Leitmotif Siegfried: A Lecture by Laurence Rickels
Monday, October 17, 2016 | 5:30pm | Deutsches Haus at NYU
The NYU Department of German and Deutsches Haus at NYU present “Leitmotif Siegfried,” a lecture by Laurence A. Rickels.
World-renowned author, Laurence Rickels, reenters the exchange between Walter Benjamin and Alexander Mette, which led to Mette’s review of Ursprung des deutschen Trauerspiels in Imago and brought Benjamin to consider the clinical picture of schizophrenia, the topic of Mette’s dissertation-book, which he in turn reviewed. While this contact underscores Benjamin’s interest in the clinical picture of psychosis (he subscribed at this time to Schreber’s Memoirs and to Freud’s analysis of the document), which Rickels sees as fundamental to Benjamin’s understanding of the melancholic mode of allegory, Rickels‘ emphasis this time lies on the research Mette pursued as bona fide psychoanalyst in Nazi Berlin. After his 1934 book on the psychoanalytic elaboration of Nietzsche’s Apollo/Dionysus dyad was censored, Mette turned in a 1939 study to the interpretation of dreams recorded during the recent past. What links and separates the German dreams from 1917, 1926, and 1935 amounts to an allegory of the instrumentalization of adolescence in the Third Reich, between its re-absorption within the fairy tale of childhood and its elevation to the position of superego. Mette‘s final psychoanalytic study in 1940, which was also his last publication during the Nazi years, consolidated the dream insights in a “depth psychological” interpretation of the childish clown as the ultimate delegate of Dionysus.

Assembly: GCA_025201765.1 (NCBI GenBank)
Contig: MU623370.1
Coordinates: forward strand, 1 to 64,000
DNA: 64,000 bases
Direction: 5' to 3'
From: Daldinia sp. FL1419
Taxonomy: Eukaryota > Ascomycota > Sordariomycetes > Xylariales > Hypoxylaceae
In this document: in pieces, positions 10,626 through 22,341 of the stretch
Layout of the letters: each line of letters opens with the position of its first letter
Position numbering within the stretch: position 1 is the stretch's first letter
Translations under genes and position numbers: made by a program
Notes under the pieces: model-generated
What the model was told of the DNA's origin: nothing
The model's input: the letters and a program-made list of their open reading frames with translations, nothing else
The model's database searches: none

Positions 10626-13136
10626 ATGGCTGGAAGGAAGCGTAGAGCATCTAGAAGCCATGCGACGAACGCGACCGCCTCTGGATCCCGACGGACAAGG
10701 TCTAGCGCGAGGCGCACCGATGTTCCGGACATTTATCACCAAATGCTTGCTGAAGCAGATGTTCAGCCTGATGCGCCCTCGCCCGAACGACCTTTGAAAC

After thirty years teaching at the University of California, in 2011 Laurence A. Rickels accepted the professorship in art and theory at the Staatliche Akademie der Bildenden Künste Karlsruhe as successor to Klaus Theweleit. Since 2006, he has held the Sigmund Freud Chair in Media and Philosophy at the European Graduate School in Saas Fee, Switzerland. Rickels is the author of Aberrations of Mourning(1988), The Case of California (1991), Nazi Psychoanalysis (2002), The Vampire Lectures (1999), The Devil Notebooks (2008), Ulrike Ottinger: The Autobiography of Art Cinema (2008), I Think I Am: Philip K. Dick (2010), SPECTRE (2013), Germany: A Science Fiction (2014), and The Psycho Records (2016).